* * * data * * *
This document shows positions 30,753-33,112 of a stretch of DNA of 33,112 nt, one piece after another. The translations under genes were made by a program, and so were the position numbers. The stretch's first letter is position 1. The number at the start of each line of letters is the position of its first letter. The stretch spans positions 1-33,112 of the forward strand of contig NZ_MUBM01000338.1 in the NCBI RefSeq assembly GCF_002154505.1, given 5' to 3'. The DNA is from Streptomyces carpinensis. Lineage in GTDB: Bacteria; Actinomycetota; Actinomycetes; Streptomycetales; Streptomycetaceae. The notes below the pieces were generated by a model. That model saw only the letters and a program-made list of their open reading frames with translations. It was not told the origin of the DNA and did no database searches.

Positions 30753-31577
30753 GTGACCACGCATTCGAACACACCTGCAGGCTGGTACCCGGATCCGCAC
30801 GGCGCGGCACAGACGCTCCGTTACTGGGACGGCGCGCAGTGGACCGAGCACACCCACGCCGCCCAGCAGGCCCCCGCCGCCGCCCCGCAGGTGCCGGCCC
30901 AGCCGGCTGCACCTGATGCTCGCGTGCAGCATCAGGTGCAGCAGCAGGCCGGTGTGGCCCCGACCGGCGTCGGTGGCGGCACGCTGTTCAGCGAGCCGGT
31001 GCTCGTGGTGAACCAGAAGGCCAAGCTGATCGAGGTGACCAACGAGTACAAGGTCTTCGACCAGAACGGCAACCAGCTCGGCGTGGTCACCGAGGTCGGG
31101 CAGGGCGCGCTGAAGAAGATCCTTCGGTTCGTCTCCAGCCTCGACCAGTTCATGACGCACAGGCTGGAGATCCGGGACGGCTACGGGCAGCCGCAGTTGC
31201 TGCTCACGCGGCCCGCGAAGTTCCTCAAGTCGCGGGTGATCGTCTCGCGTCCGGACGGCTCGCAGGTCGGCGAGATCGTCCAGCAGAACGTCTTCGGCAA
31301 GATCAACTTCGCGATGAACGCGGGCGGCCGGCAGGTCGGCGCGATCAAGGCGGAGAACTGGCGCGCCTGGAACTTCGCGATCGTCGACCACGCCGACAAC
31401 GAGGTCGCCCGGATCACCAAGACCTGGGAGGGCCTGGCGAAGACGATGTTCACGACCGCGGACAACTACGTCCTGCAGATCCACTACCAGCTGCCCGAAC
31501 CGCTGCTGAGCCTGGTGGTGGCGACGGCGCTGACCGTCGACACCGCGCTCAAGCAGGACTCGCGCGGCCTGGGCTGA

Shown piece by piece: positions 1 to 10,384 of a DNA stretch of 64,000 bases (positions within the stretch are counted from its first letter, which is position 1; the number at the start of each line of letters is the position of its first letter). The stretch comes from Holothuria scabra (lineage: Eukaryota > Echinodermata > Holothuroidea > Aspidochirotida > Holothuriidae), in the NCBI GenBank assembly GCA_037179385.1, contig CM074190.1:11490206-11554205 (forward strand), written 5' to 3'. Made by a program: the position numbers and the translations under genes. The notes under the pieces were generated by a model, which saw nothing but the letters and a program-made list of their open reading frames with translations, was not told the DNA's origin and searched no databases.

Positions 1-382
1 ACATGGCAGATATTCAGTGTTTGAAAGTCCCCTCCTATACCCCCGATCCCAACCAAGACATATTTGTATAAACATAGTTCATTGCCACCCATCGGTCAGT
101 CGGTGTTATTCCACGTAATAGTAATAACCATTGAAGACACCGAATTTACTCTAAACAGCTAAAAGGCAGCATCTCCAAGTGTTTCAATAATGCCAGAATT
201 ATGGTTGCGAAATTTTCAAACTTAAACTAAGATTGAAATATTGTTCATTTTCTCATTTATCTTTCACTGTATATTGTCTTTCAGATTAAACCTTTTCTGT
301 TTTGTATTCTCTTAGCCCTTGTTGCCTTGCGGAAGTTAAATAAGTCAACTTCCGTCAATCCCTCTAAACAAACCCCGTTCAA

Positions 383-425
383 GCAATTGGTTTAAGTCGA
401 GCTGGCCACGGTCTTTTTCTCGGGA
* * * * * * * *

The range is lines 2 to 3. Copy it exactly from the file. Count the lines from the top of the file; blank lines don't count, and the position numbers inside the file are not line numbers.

Positions 30753-31577
30753 GTGACCACGCATTCGAACACACCTGCAGGCTGGTACCCGGATCCGCAC